Morning Report: Here’s the latest set of financial results from WeWork, a coworking giant.
Good morning we have a treat for you this Friday: fresh performance numbers from WeWork, a company that has become synonymous with both coworking and the unicorn era.
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WeWork has raised huge sums of money from a global set of investors (details here) while creating a run-rate north of one billion dollars, coupled to huge losses (older figures here). Today, we have new numbers that measure WeWork’s growth and path to profitability.
Reuters secured a number of WeWork financial metrics that detail revenue and loss growth. Here are the key figures:
- Q2’18 revenue: $421.6 million, up 112.6 percent from $198.3 million;
- H1’18 (calendar) net loss: $723 million, up 369.5 percent from $154 million;
- Per Reuters: “Operating margins, stripping out expenses, rose to 28 percent from 26 percent, the New York-based company said.”
- A run rate of $1.8 billion, reaching $2.3 billion by the end of the year.
For context, the company reached a $1.5 billion run rate in June of 2018 (give or take) and a $1 billion run rate in June of 2017. So, in about 14 months, the company’s run rate has grown 80 percent.
You can compare WeWork’s Q2’18 revenue result of $421.6 million to its Q1’18 revenue result of $342 million. The firm grew just under 24 percent in the second quarter compared to the first. At its scale, that’s impressive.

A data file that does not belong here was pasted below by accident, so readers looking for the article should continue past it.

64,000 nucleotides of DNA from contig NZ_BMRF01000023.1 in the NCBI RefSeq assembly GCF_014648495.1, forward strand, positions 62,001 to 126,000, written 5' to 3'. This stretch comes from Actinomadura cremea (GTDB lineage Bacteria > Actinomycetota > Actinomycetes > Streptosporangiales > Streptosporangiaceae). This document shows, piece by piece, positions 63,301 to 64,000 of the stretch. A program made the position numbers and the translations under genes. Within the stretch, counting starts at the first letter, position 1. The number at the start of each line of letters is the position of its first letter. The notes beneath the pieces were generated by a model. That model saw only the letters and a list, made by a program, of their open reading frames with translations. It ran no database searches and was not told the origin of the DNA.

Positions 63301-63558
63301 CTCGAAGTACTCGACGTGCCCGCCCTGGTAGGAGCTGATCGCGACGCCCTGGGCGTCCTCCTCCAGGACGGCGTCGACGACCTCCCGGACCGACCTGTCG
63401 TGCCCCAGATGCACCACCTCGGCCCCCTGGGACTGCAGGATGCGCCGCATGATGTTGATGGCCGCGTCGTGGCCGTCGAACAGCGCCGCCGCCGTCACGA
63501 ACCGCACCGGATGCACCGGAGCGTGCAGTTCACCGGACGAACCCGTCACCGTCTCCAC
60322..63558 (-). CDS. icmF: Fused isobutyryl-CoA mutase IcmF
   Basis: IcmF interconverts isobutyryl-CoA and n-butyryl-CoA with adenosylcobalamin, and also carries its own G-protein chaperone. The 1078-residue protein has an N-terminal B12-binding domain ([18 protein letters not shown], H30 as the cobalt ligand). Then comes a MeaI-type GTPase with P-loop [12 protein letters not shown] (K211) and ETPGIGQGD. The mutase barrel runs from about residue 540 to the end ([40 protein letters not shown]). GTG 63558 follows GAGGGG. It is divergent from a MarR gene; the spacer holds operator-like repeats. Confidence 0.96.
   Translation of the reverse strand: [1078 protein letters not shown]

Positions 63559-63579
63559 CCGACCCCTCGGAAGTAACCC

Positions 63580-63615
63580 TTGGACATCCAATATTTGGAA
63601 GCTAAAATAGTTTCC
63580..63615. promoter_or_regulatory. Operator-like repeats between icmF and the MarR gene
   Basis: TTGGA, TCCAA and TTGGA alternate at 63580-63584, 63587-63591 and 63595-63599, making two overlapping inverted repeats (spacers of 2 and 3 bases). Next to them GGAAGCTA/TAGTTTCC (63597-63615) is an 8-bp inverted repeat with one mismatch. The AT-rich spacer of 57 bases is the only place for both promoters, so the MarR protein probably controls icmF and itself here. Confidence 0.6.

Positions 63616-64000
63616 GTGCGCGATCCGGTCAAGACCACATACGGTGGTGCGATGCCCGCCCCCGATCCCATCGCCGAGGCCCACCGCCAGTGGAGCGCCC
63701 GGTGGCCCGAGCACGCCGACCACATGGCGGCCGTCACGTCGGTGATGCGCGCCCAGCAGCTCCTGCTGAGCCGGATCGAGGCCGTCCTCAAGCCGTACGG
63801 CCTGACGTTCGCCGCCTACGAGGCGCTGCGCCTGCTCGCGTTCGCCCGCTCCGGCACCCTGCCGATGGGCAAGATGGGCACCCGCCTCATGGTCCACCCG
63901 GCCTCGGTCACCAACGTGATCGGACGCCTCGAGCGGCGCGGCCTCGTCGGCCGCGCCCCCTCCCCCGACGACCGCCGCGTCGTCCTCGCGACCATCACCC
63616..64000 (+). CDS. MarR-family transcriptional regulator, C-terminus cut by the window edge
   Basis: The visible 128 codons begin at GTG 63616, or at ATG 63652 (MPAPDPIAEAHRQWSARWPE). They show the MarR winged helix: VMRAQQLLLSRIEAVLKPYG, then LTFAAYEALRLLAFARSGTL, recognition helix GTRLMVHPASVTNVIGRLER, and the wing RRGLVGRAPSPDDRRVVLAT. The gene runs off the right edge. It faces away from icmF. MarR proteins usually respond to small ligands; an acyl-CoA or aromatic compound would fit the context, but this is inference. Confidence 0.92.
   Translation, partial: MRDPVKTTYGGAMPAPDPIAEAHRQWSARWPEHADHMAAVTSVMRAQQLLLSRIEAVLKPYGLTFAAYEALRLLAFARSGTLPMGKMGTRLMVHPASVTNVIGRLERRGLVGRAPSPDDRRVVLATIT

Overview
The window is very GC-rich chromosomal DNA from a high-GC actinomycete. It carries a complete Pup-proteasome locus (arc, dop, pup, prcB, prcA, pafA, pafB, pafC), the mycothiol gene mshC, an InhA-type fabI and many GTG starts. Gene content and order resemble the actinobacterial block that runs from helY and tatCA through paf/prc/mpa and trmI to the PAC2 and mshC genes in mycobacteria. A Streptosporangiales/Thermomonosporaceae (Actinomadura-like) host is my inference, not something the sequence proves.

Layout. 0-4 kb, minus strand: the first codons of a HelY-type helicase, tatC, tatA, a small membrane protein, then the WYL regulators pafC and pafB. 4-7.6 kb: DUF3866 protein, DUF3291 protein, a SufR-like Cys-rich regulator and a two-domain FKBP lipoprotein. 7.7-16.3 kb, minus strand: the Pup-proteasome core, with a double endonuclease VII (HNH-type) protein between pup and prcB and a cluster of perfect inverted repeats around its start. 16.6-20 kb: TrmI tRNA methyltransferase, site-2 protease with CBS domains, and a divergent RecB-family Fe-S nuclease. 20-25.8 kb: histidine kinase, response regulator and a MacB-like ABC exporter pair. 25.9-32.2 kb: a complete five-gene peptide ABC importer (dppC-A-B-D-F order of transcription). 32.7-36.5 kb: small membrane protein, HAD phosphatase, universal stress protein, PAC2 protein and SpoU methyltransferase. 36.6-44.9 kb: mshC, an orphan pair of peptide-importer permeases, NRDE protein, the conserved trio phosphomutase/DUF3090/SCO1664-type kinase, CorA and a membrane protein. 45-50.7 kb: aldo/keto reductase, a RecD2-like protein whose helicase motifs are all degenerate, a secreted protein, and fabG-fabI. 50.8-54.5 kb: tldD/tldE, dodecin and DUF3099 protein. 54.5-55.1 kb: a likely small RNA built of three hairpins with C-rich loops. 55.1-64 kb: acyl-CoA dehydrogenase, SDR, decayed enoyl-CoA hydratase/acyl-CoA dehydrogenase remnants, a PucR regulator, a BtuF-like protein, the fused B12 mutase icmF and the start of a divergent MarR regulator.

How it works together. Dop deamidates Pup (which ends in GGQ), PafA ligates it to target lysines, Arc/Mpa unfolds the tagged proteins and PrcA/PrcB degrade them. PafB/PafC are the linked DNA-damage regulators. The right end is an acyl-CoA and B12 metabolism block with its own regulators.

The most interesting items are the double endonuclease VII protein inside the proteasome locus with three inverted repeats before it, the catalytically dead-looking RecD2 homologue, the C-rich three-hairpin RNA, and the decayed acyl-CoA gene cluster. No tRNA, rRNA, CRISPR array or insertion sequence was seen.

WeWork’s 2017 net loss came to $934 million. It lost $732 million in the first half of 2018. Which is worse?
We can get a sort of answer. In 2017, WeWork’s full-year loss was 105.4 percent of its revenue of $886 million. In the first half of 2018, the company’s revenue result of $763.6 million was 105.6 percent of its net loss.
So, WeWork now has more revenue than net loss in the first half of 2018, a test that it failed in calendar 2017. A -100 percent margin normally isn’t a threshold you want to cross when your revenue is north of a billion dollars, given that your firm will need to raise staggering sums to keep going.
Which WeWork has done.
The new WeWork numbers paint yet another picture of a deeply unprofitable company that continues to post quick revenue growth. If that revenue growth can sustain in a less-exuberant market, which could dampen occupancy rates, is a question that the coworking company will eventually have to answer. After all, it’s going to take years to get the firm to anything close to profitability. And no bull market lasts forever.
From The Crunchbase Daily:
- Global unicorn funding this year is on track to surpass record levels set in 2017. An analysis of Crunchbase data shows investors put at least $73 billion into startups and growth-stage companies valued at $1 billion or more. An estimated 65 companies joined the unicorn list for the first time.
- Speaking of unicorns gobbling up more capital, WeWork just secured another $1 billion from SoftBank. The co-working giant also revealed some updated financials showing sharp growth in revenues and an even bigger rise in losses.
- After slowing down for a couple of years, venture investment in software-as-a-service companies worldwide is mostly back to 2015 levels. The first half of this year saw a particularly big jump in seed and early-stage SaaS investment.
- Social media giants are zero for three this earnings season. First, Facebook and Twitter struggled to impress investors with their second quarter reports. Now Snap has weighed in too with Q2 results showing falling cash flow and a decline in daily active users.
Illustration Credit: Li Anne
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